Sunday, July 25, 2021

Delivering on Conservative promises

In some ways it doesn't seem all that long that Boris Johnson has been PM - there was only about seven months of "normal" politics before the pandemic started, not that this period seemed all that normal at the time - but it is two years.

Here is a list of some of the things the Conservative government has achieved in that time

Key achievements include:

  • Rolling out a historic vaccination programme, delivering the long-term protection that has allowed us to unlock our country. Almost nine in ten adults in the UK have now received a first vaccine dose – with almost seven in ten having also received a second dose. Every adult has now been offered a first dose, and by the end of September will also have been offered a second.
     
  • Getting Brexit done, leaving the EU, delivering on our promise to the British people. We have implemented the decision which the British people took in 2016 and taken back control of the issues that matter to the British people. Leaving the EU has given us the freedom to develop one of the fastest vaccine roll-outs in the world, establish eight freeports across the country, install a points-based immigration system, and negotiate new trade deals with the EU and almost 70 other countries.
     
  • Delivering the biggest cash boost in history for our NHS and enshrining that increase into law, safeguarding it for future generations. We are investing an additional £33.9 billion into frontline NHS services every year by 2023-24, the largest and longest funding settlement in the history of the NHS.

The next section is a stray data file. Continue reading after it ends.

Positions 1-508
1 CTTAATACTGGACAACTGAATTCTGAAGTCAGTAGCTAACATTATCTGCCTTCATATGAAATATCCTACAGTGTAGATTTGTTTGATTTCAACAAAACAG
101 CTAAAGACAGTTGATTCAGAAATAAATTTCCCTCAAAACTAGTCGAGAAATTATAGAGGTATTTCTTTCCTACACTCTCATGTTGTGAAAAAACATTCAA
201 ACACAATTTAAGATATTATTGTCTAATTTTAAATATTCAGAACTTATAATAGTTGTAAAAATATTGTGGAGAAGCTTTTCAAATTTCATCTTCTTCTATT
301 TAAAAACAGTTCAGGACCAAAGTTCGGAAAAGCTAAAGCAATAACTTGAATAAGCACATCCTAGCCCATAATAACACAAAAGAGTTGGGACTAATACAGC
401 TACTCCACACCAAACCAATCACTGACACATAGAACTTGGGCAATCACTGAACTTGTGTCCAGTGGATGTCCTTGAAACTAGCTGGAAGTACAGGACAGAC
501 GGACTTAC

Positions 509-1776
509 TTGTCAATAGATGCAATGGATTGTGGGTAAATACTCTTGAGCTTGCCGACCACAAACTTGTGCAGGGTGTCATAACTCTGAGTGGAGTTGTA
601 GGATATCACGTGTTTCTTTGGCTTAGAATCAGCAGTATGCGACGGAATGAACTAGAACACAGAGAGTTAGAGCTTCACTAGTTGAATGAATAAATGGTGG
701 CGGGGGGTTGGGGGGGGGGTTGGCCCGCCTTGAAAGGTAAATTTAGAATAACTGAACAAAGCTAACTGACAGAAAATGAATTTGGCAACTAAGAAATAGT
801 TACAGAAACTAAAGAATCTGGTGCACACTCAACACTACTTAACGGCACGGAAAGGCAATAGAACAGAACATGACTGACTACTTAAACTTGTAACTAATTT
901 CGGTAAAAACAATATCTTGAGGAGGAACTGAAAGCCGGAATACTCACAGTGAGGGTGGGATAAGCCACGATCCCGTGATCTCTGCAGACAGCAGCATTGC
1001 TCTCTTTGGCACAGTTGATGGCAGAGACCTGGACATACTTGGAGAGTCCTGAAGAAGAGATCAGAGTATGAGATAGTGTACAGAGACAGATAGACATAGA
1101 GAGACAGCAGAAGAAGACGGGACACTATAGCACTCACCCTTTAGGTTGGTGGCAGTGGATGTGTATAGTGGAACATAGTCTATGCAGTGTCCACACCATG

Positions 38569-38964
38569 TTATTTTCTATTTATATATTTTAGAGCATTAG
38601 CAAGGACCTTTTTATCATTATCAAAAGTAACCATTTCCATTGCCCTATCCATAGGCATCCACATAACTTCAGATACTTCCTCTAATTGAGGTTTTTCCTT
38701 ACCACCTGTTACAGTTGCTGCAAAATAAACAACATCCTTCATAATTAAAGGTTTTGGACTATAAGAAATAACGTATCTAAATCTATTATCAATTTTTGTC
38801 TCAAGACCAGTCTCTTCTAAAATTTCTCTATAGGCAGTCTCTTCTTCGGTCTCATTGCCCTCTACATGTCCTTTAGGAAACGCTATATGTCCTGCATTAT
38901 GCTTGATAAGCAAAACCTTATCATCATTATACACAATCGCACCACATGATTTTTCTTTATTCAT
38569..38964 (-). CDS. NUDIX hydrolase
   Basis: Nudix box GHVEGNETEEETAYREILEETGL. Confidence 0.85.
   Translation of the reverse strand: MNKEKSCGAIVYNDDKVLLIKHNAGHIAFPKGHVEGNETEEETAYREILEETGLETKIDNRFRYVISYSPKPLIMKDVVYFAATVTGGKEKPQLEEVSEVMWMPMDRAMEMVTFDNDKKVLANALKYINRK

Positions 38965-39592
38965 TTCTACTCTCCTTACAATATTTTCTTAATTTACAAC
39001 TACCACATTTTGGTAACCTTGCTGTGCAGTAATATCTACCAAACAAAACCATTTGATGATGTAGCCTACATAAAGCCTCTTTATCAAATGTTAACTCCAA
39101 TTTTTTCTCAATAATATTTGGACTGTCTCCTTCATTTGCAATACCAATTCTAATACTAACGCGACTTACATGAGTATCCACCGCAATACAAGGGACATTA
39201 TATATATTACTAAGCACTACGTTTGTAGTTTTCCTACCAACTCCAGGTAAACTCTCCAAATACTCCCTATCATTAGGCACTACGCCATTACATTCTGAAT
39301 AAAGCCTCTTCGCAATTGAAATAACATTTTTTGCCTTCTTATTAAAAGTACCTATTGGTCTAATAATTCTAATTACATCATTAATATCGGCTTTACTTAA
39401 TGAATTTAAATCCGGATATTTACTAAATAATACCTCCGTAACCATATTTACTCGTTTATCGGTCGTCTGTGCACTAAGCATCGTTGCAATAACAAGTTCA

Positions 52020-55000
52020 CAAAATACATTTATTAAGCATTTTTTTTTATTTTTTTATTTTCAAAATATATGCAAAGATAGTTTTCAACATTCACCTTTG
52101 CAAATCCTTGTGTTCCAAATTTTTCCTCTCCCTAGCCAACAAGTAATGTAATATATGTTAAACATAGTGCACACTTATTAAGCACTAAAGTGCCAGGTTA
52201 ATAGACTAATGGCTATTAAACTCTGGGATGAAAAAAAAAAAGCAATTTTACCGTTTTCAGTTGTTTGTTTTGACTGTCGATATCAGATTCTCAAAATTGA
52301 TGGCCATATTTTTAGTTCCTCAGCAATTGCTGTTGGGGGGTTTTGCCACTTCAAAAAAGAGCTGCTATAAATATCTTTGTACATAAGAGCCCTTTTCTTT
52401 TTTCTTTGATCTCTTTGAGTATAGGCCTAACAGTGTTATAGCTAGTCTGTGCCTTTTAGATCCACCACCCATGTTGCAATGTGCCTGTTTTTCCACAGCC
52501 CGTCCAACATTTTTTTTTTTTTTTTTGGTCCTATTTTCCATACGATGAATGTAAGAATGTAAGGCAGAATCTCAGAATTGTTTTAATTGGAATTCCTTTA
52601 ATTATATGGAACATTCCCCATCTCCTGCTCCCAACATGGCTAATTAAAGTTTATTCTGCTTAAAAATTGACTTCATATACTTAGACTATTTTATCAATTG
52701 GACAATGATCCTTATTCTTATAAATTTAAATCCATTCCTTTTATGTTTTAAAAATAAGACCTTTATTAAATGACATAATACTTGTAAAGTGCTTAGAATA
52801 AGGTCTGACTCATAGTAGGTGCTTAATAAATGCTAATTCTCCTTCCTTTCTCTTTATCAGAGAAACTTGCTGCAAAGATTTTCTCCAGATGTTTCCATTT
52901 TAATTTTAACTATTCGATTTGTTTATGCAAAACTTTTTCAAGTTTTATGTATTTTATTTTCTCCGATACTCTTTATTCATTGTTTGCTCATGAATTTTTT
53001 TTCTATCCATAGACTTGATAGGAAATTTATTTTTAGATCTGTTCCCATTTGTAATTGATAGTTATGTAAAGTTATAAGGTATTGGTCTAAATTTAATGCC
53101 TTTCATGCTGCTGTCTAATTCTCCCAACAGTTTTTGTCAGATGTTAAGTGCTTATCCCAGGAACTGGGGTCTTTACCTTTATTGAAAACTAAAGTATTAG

• Confirmed £3.7 billion to build 40 hospital projects across England, so more people have top-class healthcare services in their local area. 40 hospital projects will be built by 2030 as part of our £3.7 billion package, with 8 further new schemes also invited to bid. This is the biggest hospital building programme in a generation, and delivers on our manifesto commitment.
     
  • Delivering a £14.4 billion funding boost for schools over three years, levelling up education across the country. The funding package for 5-16 schools includes £2.6 billion in 2020-21, £4.8 billion in 2021-22, and £7.1 billion for 2022-23 compared to 2019-20. This will bring the schools budget to £52.2 billion in 2022-23.
     
  • Introduced the Lifetime Skills Guarantee, giving people the skills to find and create new and better jobs. The Lifetime Skills Guarantee gives adults the chance to take free college courses valued by employers, as well as a new entitlement to flexible loans to allow courses to be taken in segments, boosting opportunities to retrain and enhancing the nation’s technical skills.
     
  • Recruited almost 9,000 new police officers, delivering on our pledge to hire 20,000 by 2023. We have already recruited 8,771 new officers, and we are on track to recruit 20,000 extra officers by 2023. As part of this year’s £636 million police funding settlement, more than £400 million will go towards recruiting additional officers.
     
  • Boosted police funding by £636 million this year, ensuring our frontline officers have everything need to keep us safe. This brings total police funding up to £15.8 billion for 2021-2022, including £400 million to recruit 20,000 new officers by 2023, £914 million for counter-terrorism policing, and £1.1 billion to target national priorities such as reducing serious violence and clamping down on county lines.